A quick email from the teacher or a note home about what is expected {permission slips, homework, etc.} can help as well.  Or the child can have a standing appointment at the end of the day with the teacher to quickly review the evening's assignments before leaving the classroom.

Children who don't have the ability to be mentally flexible due to their sensory issues will have a hard time coping with changes in the classroom routine.   The adults need to take this into consideration and help them get ready by letting them know what's coming up and what to expect.  For instance, a scheduled field trip which other children would view as a welcome break from routine can fill a  child with sensory issues with anxiety.  He doesn't know what to expect, and doesn't know whether this will be something fun to look forward to or something that will cause him to have to face a series of aversive situations, like crowded museums, loud noises, and flashing lights.  Telling the child as much as possible about what to expect will help him rehearse his responses.

One thing I observe about the kids I treat is that this lack of internal structure extends to their ability to organize work on the paper.  I really don't like those marbleized cover composition books, especially for very young children.  It's too hard to keep written work neat in them.  I much prefer Handwriting Without Tears double lined paper and journals.  The double lines are so effective for helping the children keep their letters sized and placed correctly, which trains their hands to do this automatically over time.   If your child is bringing home work sheets that are very busy visually and refusing to work on them, or the work he produces is disorganized, chances are that all that visual clutter is too confusing.  Would it be possible to talk to the teacher about providing worksheets with cleaner, simpler graphics?

{Speaking of which, you would be amazed at how much neater a child's writing can become when working in that double lined paper.  What can you do about getting a sample into your child's classroom so that the teacher can see it?}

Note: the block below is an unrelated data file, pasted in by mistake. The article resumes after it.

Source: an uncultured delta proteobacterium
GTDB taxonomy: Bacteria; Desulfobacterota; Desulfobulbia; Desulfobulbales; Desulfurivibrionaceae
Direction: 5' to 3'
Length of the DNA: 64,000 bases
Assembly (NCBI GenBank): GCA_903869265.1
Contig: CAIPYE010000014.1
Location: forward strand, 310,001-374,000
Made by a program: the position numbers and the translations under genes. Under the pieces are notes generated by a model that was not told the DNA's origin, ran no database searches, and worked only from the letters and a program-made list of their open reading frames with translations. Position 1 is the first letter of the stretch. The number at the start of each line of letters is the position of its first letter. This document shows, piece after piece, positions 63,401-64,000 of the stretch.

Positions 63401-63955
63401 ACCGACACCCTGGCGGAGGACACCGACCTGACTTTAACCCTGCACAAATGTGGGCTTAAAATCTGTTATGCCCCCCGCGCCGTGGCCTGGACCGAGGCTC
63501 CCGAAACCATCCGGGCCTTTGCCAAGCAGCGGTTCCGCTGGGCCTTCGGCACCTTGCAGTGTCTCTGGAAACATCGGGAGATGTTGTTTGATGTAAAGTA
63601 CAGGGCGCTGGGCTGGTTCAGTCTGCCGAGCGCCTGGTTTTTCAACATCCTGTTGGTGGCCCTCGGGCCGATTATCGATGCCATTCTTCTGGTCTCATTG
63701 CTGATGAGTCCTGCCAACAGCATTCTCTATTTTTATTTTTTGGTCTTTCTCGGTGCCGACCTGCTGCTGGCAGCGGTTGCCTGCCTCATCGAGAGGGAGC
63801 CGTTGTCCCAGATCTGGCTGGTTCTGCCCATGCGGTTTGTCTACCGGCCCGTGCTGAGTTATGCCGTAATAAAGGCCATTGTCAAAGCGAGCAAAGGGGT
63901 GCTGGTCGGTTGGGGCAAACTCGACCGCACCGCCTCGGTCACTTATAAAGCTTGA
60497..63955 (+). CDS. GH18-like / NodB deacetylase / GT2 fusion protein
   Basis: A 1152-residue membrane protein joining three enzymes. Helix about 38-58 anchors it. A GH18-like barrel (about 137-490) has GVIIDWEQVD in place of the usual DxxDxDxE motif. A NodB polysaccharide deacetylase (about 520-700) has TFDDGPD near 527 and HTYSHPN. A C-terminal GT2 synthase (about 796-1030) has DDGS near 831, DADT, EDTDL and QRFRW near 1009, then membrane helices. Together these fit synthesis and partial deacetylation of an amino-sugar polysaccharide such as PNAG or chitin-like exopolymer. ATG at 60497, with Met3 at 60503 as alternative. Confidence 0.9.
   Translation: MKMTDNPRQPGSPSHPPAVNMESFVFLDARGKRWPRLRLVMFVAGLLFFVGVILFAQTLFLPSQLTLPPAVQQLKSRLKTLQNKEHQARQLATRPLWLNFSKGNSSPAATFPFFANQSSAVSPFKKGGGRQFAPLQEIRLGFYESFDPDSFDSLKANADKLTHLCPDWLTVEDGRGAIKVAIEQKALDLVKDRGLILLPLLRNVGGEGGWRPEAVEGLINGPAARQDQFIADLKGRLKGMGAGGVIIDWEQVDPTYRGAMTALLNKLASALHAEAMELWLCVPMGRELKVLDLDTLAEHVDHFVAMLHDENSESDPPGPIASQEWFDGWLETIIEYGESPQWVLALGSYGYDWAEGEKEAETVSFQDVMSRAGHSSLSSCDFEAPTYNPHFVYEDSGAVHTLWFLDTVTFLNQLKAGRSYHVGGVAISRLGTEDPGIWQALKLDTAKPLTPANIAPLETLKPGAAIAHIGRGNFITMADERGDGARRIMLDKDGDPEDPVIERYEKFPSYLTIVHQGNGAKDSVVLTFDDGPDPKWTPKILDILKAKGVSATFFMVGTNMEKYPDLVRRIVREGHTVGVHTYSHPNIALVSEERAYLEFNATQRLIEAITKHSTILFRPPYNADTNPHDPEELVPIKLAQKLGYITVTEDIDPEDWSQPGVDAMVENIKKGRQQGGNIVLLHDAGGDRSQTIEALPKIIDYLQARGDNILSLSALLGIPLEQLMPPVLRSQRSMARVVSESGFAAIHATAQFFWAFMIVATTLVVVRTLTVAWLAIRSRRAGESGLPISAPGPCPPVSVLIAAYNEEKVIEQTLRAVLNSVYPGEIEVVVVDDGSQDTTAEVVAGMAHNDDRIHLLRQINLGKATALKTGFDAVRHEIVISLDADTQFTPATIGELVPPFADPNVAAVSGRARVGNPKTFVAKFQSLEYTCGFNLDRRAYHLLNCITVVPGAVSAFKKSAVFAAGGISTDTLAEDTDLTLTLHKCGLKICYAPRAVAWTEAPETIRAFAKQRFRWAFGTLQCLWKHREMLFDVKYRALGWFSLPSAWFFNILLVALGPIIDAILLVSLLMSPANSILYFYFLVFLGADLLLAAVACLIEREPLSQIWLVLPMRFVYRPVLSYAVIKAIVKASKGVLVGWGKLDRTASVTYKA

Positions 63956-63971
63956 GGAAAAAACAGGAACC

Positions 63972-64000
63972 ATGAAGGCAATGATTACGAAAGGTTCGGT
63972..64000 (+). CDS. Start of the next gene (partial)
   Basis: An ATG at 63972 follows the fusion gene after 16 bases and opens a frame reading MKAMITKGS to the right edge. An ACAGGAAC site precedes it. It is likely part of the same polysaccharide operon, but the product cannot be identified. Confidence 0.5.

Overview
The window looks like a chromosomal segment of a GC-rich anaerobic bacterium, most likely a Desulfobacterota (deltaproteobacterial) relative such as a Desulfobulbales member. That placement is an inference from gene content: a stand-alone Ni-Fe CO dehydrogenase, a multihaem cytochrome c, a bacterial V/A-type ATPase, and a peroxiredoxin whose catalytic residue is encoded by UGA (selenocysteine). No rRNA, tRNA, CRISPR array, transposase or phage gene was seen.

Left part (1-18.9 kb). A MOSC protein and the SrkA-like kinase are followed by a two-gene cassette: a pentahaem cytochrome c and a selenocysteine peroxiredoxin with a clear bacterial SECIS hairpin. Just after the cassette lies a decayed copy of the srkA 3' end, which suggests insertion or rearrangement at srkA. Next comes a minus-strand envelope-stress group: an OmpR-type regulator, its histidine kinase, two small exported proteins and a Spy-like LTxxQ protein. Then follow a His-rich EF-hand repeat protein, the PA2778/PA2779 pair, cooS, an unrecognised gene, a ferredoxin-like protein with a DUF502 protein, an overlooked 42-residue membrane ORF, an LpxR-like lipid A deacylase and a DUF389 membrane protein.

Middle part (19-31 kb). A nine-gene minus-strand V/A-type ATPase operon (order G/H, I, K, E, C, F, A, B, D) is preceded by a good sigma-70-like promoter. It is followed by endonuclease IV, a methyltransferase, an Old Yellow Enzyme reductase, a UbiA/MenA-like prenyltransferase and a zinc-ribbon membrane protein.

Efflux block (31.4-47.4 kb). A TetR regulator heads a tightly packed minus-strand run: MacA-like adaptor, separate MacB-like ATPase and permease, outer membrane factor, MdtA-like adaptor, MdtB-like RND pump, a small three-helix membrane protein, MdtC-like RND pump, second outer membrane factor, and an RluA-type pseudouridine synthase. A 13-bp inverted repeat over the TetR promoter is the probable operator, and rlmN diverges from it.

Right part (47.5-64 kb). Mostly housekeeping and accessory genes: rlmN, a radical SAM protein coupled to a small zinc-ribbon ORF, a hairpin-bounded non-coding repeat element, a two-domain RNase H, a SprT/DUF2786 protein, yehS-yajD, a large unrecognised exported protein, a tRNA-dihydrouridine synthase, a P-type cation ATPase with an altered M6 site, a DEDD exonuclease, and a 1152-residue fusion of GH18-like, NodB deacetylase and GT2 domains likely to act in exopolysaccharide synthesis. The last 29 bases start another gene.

The more movement that is built into the lesson plan, the better.  The best learning takes place when it involves more than one sense, since it uses different parts of the brain and forms more connections.  Repetition through muscle memory helps drive learning into the deepest parts of of the brain, where they become automatic in nature.  When doing homework with your child that involves memorization, such as spelling or multiplication tables, make a game out of it that involves hand clapping or accompanying movements.  When the child is required to problem solve or to think something through before writing it down, it's best to allow the child to move while he does it.











2 comments:

Regula said...

Hi Loren

I always read your posts with great interest and I'm really trying to do what you suggest (I have some students who behave like you described in the "Groundhog Day" post.

But: I'm only a teacher with 23 students in my classroom who all need my attention (more or less).

Felicia said...

I wanted to say that it's nice to know that someone else also mentioned this as I had trouble finding the same info elsewhere. This was the first place that told me the answer. Thanks.